Also, Jehovah God has not shielded persons from the sad consequences that disobedience can bring on the physical organism. God’s unchangeable law is: “Whatever a man is sowing, this he will also reap.” (Gal. 6:7) Thus children born of incestuous relationships may be born defective; they may be blind, deaf and otherwise handicapped from birth. Persons indulging in sexual immorality may contract a venereal disease leading to their becoming blind, deaf or even insane. The same might be true of children born to a woman infected with venereal disease.
When it is in agreement with his purpose and ways, Jehovah God can literally cause people to become blind, deaf or speechless. Zechariah, the father of John the Baptist, is an example of this. When Zechariah expressed doubt upon learning that he would become father to a son by his aged wife Elizabeth, the angel Gabriel said to him: “You will be silent and not able to speak until the day that these things take place, because you did not believe my words, which will be fulfilled in their appointed time.” (Luke 1:20) Zechariah was then for a time made mute, not able to speak until the circumcising of his eight-day-old son.—See also Acts 13:8-11.
Still another way in which God “appoints” the speechless, the deaf and the blind is in a spiritual sense. If people choose to be deaf and blind to his message, he permits them to persist in unbelief. This was the case with unfaithful Israel in the time of Isaiah the prophet. Isaiah was told: “Go, and you must say to this people, ‘Hear again and again, O men, but do not understand; and see again and again, but do not get any knowledge.’ Make the heart of this people unreceptive, and make their very ears unresponsive, and paste their very eyes together, that they may not see with their eyes and with their ears they may not hear, and that their own heart may not understand and that they may not actually turn back and get healing for themselves.”—Isa. 6:9, 10.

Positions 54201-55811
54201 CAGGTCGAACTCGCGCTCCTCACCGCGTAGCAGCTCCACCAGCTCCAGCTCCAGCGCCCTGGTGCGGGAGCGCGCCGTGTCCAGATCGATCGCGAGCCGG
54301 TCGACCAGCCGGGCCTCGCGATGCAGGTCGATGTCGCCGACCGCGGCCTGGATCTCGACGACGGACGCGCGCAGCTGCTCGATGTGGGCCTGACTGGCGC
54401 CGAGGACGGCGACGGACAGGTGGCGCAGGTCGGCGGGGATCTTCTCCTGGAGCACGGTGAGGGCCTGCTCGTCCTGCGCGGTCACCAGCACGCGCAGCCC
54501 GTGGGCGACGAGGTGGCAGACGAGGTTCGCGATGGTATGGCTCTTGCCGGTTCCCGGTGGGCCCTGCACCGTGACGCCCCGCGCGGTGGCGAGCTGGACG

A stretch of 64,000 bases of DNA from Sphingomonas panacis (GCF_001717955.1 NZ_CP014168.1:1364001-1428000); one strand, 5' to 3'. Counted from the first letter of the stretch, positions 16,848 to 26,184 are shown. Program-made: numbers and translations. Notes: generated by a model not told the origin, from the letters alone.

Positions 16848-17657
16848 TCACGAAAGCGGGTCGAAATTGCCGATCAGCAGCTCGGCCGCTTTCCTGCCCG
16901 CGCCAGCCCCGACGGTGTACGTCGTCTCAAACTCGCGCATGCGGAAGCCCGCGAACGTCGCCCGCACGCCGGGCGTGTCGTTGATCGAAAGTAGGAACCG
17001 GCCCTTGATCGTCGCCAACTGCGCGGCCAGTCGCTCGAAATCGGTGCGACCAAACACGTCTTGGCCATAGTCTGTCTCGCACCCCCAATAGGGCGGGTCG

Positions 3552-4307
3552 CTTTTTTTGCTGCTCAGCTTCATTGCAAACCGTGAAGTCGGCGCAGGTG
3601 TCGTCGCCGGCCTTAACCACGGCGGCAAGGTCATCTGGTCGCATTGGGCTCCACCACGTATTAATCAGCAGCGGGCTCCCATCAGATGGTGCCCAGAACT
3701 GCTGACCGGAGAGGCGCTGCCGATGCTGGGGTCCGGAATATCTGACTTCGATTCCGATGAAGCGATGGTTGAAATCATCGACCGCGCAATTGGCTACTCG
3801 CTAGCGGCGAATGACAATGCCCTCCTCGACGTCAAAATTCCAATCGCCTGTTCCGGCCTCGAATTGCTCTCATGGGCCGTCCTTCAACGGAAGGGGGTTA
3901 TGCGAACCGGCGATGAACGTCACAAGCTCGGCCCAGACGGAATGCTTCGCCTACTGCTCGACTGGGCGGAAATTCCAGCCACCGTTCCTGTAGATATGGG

Since Jehovah God knew the heart condition of the unfaithful Israelites, he foreknew that they would fight against his message. The more Isaiah would call Jehovah’s word to their attention, the more they would harden themselves against it. In this way Isaiah’s prophesying revealed or made evident the full extent of their spiritual blindness and deafness. The effect of this was as if they had been made spiritually deaf and blind.
Hence, in view of what Jehovah God has done and can do, the Scriptures speak of him as ‘appointing’ the speechless, the deaf and the blind. But he is not directly responsible for all cases of such physical handicaps. These physical defects have come about mainly through God’s permitting a sinful human race to come into existence. In a few cases and for specific purposes Jehovah God caused physical blindness and speechlessness; he has made spiritual blindness and deafness to become manifest in those who fail to exercise faith in his word or message. On the other hand, he has also granted spiritual sight and hearing to those seeking to do his will and, through the rulership of his kingdom by Christ, will free humankind from all physical handicaps.—Isa. 61:1, 2; Rev. 21:3, 4.